The following stories, “I Stand Here Ironing” by Tillie Olsen, a story about a mother who goes back and forth through her life with her daughter Emily. Emily’s mother is shown as heartless when sending her daughter away, or not replying to her night terrors, dehumanizing her within the text, her name isn’t mentioned in a way to represent this further. In the story “Through the Tunnel” by Doris Lessing, a story about a boy (Jerry) becoming a man, and having to forget what others think and swim through the tunnel successfully, in the story Jerry’s mother is nameless as she is holding him back, her concerns are shown to be invisible when she asks about his head injury. Jerry’s mother is shown as fragile and over-caring towards her son, she isn’t named so that we don’t think of her much further then the details of her character. The story, “Boys and Girls” by Alice Munro, describes feelings of a young girl who’s trying to shape her life, and grow up. The narrator tells the story of this girl whom lives in the fox farm with her family, in a very scheduled world created by her father; the narrator (the young girl) is nameless while her brother is named, showing the invisible social norms teaching the children into becoming gendered adults. Nameless characters are often used to describe ones character by “mysterious”, or to say they’re “means of letting the mind wonder”, as well as symbolizes their unimportance and/or to dehumanizing of one’s character. Emily’s mother in “I Stand Here Ironing”, Jerry’s mother in “Through the Tunnel” and the narrator girl in “Boys and Girls” suggest their character to be invisible, because they are nameless.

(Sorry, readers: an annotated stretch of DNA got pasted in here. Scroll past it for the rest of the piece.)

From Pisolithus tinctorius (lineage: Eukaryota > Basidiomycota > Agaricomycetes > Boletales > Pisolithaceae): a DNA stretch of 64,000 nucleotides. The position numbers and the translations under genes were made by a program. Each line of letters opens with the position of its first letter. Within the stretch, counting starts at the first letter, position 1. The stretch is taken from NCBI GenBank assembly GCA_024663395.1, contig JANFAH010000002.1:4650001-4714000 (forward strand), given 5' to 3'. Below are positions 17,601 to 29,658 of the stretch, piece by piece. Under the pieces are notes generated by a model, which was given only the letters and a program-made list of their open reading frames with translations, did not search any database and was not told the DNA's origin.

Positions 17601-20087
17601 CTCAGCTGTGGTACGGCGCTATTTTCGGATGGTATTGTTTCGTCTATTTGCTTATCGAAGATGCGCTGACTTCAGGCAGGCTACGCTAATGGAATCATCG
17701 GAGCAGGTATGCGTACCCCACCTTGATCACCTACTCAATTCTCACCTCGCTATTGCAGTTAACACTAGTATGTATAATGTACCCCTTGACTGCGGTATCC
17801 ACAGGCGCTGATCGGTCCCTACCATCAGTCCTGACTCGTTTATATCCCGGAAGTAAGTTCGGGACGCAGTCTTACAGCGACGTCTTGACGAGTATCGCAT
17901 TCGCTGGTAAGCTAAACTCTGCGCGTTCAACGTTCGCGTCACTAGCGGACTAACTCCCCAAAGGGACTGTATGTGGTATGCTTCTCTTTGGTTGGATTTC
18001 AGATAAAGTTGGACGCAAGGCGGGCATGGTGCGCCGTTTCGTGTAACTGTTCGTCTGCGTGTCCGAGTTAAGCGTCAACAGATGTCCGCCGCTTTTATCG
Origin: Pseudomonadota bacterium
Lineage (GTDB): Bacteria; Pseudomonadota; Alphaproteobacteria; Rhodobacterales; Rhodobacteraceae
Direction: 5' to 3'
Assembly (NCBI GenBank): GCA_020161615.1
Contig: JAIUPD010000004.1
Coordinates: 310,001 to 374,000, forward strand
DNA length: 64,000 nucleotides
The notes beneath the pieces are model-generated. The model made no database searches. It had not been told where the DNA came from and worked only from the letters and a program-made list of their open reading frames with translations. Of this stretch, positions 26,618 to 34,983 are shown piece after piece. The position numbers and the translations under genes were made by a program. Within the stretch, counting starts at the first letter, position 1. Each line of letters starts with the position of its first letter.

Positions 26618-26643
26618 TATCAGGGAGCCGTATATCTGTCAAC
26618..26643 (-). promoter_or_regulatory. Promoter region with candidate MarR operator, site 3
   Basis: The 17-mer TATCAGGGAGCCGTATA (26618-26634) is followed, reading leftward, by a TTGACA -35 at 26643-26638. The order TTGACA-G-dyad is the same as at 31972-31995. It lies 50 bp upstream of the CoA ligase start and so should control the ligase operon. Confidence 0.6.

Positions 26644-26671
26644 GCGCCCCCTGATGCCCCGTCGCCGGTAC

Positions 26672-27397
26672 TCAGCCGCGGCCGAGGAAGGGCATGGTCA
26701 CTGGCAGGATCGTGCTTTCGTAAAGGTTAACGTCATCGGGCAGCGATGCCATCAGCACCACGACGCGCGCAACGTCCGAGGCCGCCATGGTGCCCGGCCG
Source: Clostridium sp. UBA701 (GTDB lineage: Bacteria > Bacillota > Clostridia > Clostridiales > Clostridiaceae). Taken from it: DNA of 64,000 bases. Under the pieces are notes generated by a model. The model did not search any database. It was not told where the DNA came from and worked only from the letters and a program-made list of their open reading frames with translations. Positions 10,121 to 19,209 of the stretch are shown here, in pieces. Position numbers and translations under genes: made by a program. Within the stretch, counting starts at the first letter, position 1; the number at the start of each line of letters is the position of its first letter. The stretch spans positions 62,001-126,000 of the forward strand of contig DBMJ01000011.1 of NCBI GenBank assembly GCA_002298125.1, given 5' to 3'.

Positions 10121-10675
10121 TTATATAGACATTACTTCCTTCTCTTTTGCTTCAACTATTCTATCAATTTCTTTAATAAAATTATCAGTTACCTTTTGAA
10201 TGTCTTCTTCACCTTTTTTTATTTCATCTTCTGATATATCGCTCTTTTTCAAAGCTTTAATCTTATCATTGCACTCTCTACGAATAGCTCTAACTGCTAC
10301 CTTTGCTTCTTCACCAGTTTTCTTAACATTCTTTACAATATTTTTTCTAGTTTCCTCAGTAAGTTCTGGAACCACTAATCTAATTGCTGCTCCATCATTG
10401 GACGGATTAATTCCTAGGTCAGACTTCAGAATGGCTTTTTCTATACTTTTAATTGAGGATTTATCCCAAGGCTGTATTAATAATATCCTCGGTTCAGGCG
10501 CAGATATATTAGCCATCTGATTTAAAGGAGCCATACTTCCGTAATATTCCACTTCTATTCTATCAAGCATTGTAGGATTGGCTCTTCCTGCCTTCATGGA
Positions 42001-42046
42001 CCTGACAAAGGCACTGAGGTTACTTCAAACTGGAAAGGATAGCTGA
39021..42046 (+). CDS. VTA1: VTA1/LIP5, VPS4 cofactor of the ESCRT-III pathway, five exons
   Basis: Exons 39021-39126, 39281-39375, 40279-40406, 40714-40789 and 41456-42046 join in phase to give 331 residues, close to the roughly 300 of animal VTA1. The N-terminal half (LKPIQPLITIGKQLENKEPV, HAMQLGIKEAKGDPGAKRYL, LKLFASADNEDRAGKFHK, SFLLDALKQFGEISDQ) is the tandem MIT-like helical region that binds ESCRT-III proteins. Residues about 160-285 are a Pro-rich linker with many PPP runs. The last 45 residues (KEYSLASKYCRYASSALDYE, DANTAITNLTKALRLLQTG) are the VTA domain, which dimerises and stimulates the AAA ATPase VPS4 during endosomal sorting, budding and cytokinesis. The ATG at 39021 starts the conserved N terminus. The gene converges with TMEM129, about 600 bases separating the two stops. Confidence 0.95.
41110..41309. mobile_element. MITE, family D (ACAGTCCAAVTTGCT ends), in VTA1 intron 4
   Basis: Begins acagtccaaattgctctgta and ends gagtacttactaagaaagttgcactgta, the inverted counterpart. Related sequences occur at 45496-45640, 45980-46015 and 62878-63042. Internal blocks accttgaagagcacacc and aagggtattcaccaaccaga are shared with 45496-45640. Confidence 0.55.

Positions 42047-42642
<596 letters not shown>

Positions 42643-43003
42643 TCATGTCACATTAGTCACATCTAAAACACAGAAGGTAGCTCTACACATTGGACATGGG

The story “I Stand Here Ironing” by Tillie Olsen portrays a mother who had to give up her adolescence to raise and support a child, Emily. Emily’s mother had to send Emily away often, to a rehabilitation center for her weight and eating habits, or her father’s relatives, when she didn’t have the means to...
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